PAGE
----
The steam train journey to Kidderminster was most relaxing, travelling at a gentle pace behind a pannier tank. Checking train times at Kidderminster, I found I had only a short wait before a train towards Birmingham, but bad news awaited me at the ticket office - due to engineering work, trains were not running beyond Stourbridge, a bus service continuing from there to Smethwick and Birmingham. Now the trains in this area take any number of bikes, folded or unfolded, free and without booking, but of course a bus is another matter. I suppose I could have split the APB and tried to persuade them to take it, but it seemed a lot of hassle, so I took the train as far as Stourbridge, and rode the 8Km or so home from there. Unfortunately it's mostly uphill by this route, as opposed to the flatter, though barely any shorter, ride from Smethwick, and the route means going close to the Merry Hell Shopping Centre, with, on a Sunday, a lot of traffic and particularly poor driving standards. I finally got home safely, despite the efforts of car drivers who twice tried to turn left over me..
It was disappointing not to complete the BP, though by the time I got home I had still ridden 70Km, and I'm sure it was better to abandon than attempt to carry on. It was all a matter of fitness, or lack of it, as the bike performed perfectly.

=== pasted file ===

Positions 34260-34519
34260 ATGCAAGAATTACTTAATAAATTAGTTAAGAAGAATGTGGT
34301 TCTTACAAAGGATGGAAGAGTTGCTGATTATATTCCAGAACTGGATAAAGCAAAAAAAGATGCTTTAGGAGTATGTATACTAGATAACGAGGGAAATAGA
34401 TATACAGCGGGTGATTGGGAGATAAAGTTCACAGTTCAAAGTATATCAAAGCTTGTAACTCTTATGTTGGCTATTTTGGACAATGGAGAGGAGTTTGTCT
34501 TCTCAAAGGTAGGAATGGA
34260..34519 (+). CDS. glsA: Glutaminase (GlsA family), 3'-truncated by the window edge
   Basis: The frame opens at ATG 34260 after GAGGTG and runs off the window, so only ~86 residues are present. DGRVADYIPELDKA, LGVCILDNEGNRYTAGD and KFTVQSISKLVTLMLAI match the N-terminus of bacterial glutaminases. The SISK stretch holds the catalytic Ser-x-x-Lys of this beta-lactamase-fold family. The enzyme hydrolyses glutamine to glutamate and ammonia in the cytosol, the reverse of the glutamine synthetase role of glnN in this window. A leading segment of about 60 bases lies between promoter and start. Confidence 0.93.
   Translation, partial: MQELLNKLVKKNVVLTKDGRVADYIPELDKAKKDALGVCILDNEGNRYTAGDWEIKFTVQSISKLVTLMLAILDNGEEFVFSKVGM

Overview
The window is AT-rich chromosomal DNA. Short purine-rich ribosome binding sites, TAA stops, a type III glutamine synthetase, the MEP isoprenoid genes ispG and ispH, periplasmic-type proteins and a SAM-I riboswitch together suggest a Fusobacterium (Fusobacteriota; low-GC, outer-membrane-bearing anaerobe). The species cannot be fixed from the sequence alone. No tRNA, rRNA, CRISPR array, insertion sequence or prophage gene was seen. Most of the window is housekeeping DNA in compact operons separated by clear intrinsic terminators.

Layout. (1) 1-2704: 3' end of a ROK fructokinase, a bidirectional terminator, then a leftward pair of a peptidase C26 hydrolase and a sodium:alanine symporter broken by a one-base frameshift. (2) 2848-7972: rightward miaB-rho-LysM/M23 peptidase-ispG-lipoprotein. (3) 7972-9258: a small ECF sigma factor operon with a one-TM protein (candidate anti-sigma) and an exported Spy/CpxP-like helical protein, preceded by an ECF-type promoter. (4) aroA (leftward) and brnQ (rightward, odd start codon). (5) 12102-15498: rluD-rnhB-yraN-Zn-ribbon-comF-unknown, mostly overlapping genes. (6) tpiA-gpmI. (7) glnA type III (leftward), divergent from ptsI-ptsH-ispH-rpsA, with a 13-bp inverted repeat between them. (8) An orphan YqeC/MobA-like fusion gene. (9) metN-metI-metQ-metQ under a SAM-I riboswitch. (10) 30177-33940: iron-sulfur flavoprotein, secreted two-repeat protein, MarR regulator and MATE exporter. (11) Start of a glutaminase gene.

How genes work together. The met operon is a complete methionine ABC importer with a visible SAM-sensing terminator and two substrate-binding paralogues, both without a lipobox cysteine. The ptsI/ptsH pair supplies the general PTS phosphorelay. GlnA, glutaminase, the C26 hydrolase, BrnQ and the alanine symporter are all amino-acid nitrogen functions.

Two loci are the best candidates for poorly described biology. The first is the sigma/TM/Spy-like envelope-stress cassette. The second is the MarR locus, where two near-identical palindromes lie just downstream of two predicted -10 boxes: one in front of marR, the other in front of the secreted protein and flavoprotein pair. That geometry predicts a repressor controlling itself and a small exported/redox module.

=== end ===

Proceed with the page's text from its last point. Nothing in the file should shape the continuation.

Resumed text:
Abandoning does demonstrate how useful it can be to use a folder - even on a ride like this. The SVR didn't mind an unfolded bike; had I abandoned later and tried to catch a train at Cosford, there are the usual restrictions on bikes on that line. The Kidderminster line doesn't have bike restrictions normally, but due to the engineering work and the bus service, a folder would have been a real advantage.
During the last few days we have heard from Tony Hadland that he is now able to offer some cycling history interviews conducted by John Pinkerton on audio CD. One, with Jack Lauterwasser, is a more tightly edited version of the previously issued video interview, and other subjects of the interviews include David Duffield. You can find more information on Tony's web site at http://www.users.globalnet.co.uk/~hadland/cds.htm.
Cyclefest now has its own web site at http://www.cyclefest.ucsm.ac.uk - please have a look there for the latest information on this event, which we expect to attract a lot of folder enthusiasts.
During my visit to Pashley last September, I not only tested
the then-new fx8 and a prototype fx4, but I also discussed with
them some other modifications, as reported on these pages at the
One of the things which was mentioned, and was included in the
report, was a change in the front suspension bearing. Recent
correspondence in the Moulton emailing list confirms that the
change has now been implemented on all APB models. Although it's
not something that can be directly retro-fitted to older models,
due to a change in the steerer tube, replacement bearings
supplied for older APBs will now be to the same design, if not
dimensions, as the new ones, as explained by Dan Farrell of
Pashley. The most important parts of his description are as